According to Reetz, the Cram-chelate model for 1,2-inductions can be extended to predict the chelated complex of a β-alkoxy aldehyde and metal. The nucleophile is seen to attack from the less sterically hindered side and anti- to the substituent Rβ, leading to the anti-adduct as the major product.[17]


To make such chelates, the metal center must have at least two free coordination sites and the protecting ligands should form a bidentate complex with the Lewis acid.

Non-chelation model

Cram–Reetz model

Cram and Reetz demonstrated that 1,3-stereocontrol is possible if the reaction proceeds through an acyclic transition state. The reaction of β-alkoxy aldehyde with allyltrimethylsilane showed good selectivity for the anti-1,3-diol, which was explained by the Cram polar model. The polar benzyloxy group is oriented anti to the carbonyl to minimize dipole interactions and the nucleophile attacks anti- to the bulkier (RM) of the remaining two substituents.[18][19]


Evans model

More recently, Evans presented a different model for nonchelate 1,3-inductions. In the proposed transition state, the β-stereocenter is oriented anti- to the incoming nucleophile, as seen in the Felkin–Anh model. The polar X group at the β-stereocenter is placed anti- to the carbonyl to reduce dipole interactions, and Rβ is placed anti- to the aldehyde group to minimize the steric hindrance. Consequently, the 1,3-anti-diol would be predicted as the major product.[20]


Carbonyl 1,2 and 1,3 asymmetric induction

If the substrate has both an α- and β-stereocenter, the Felkin–Anh rule (1,2-induction) and the Evans model (1,3-induction) should considered at the same time. If these two stereocenters have an anti- relationship, both models predict the same diastereomer (the stereoreinforcing case).


However, in the case of the syn-substrate, the Felkin–Anh and the Evans model predict different products (non-stereoreinforcing case). It has been found that the size of the incoming nucleophile determines the type of control exerted over the stereochemistry. In the case of a large nucleophile, the interaction of the α-stereocenter with the incoming nucleophile becomes dominant; therefore, the Felkin product is major one. Smaller nucleophiles, on the other hand, result in 1,3 control determining the asymmetry.[21]


Acyclic alkenes asymmetric induction

Chiral acyclic alkenes also show diastereoselectivity upon reactions such as epoxidation and enolate alkylation. The substituents around the alkene can favour the approach of the electrophile from one or the other face of the molecule. This is the basis of the Houk's model, based on theoretical work by Kendall Houk, which predicts that the selectivity is stronger for cis than for trans double bonds.[22]

Diastereoselective epoxidation of a cis alkene

In the example shown, the cis alkene assumes the shown conformation to minimize steric clash between RS and the methyl group. The approach of the electrophile preferentially occurs from the same side of the medium group (RM) rather than the large group (RL), mainly producing the shown diastereoisomer. Since for a trans alkene the steric hindrance between RS and the H group is not as large as for the cis case, the selectivity is much lower.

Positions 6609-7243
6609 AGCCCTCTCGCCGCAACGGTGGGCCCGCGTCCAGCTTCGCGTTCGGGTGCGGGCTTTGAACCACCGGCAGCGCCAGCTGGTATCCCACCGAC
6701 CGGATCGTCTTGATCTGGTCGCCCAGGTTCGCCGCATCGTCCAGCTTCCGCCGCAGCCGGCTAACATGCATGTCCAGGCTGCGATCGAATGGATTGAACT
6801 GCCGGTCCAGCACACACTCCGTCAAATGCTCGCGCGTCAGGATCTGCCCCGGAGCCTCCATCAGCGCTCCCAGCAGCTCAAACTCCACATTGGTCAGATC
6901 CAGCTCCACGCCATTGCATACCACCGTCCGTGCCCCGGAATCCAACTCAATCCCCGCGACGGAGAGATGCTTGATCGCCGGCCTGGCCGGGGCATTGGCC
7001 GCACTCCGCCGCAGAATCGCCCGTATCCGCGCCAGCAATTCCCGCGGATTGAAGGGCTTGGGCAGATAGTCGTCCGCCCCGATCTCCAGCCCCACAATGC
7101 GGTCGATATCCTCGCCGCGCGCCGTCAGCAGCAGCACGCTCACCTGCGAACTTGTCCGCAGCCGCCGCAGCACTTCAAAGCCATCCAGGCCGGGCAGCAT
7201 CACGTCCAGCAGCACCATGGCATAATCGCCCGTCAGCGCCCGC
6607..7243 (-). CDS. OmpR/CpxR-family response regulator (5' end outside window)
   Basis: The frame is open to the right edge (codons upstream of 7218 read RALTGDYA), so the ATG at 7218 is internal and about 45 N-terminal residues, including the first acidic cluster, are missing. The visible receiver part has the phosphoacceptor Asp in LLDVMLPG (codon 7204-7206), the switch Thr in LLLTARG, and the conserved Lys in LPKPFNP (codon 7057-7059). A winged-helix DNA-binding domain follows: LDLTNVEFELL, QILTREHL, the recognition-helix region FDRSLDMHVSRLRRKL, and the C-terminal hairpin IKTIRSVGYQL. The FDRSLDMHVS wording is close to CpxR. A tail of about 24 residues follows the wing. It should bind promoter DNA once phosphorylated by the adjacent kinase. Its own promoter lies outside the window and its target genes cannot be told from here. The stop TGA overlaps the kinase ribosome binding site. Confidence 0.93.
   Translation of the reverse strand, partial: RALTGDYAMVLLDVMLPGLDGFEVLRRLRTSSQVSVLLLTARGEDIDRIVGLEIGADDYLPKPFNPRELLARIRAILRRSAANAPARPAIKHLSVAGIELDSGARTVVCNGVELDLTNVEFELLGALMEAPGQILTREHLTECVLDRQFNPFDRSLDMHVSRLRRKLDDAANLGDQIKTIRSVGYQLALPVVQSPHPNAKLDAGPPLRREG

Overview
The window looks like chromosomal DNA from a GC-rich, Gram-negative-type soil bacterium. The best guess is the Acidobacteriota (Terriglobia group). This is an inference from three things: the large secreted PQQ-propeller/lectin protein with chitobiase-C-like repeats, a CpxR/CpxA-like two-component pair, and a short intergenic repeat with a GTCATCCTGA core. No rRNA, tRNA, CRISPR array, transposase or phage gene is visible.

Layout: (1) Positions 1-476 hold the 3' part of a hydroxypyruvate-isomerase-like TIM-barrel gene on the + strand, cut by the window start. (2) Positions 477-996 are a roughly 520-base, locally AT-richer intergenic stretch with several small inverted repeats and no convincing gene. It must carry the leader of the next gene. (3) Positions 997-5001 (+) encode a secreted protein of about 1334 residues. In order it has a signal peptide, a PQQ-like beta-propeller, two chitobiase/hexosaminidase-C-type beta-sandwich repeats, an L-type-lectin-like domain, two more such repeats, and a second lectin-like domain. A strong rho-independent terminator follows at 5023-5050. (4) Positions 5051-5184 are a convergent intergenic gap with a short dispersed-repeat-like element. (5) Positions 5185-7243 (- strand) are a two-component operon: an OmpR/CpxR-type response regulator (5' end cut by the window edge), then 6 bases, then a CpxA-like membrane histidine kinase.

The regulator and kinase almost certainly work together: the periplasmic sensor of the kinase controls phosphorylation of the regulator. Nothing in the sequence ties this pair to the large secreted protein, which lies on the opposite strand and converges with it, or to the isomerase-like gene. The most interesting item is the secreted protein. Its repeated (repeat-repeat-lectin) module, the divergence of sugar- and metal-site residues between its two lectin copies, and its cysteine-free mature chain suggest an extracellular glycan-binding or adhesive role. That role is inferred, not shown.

Felkin–Ahn model for nucleophilic addition to chiral aldehydes
Substrate control. addition of achiral allylmetals to α-chiral aldehydes.
An example of substrate controlled addition of achiral allyl-boron to α-chiral aldehyde.

Substrate control: asymmetric induction by molecular framework in acyclic systems

Asymmetric induction by the molecular framework of an acyclic substrate is the idea that asymmetric steric and electronic properties of a molecule may determine the chirality of subsequent chemical reactions on that molecule. This principal is used to design chemical syntheses where one stereocentre is in place and additional stereocentres are required.

When considering how two functional groups or species react, the precise 3D configurations of the chemical entities involved will determine how they may approach one another. Any restrictions as to how these species may approach each other will determine the configuration of the product of the reaction. In the case of asymmetric induction, we are considering the effects of one asymmetric centre on a molecule on the reactivity of other functional groups on that molecule. The closer together these two sites are, the larger an influence is expected to be observed. A more holistic approach to evaluating these factors is by computational modelling,[23] however, simple qualitative factors may also be used to explain the predominant trends seen for some synthetic steps. The ease and accuracy of this qualitative approach means it is more commonly applied in synthesis and substrate design. Examples of appropriate molecular frameworks are alpha chiral aldehydes and the use of chiral auxiliaries.

Asymmetric induction at alpha-chiral aldehydes

Possible reactivity at aldehydes include nucleophilic attack and addition of allylmetals. The stereoselectivity of nucleophilic attack at alpha-chiral aldehydes may be described by the Felkin–Anh or polar Felkin Anh models and addition of achiral allylmetals may be described by Cram’s rule.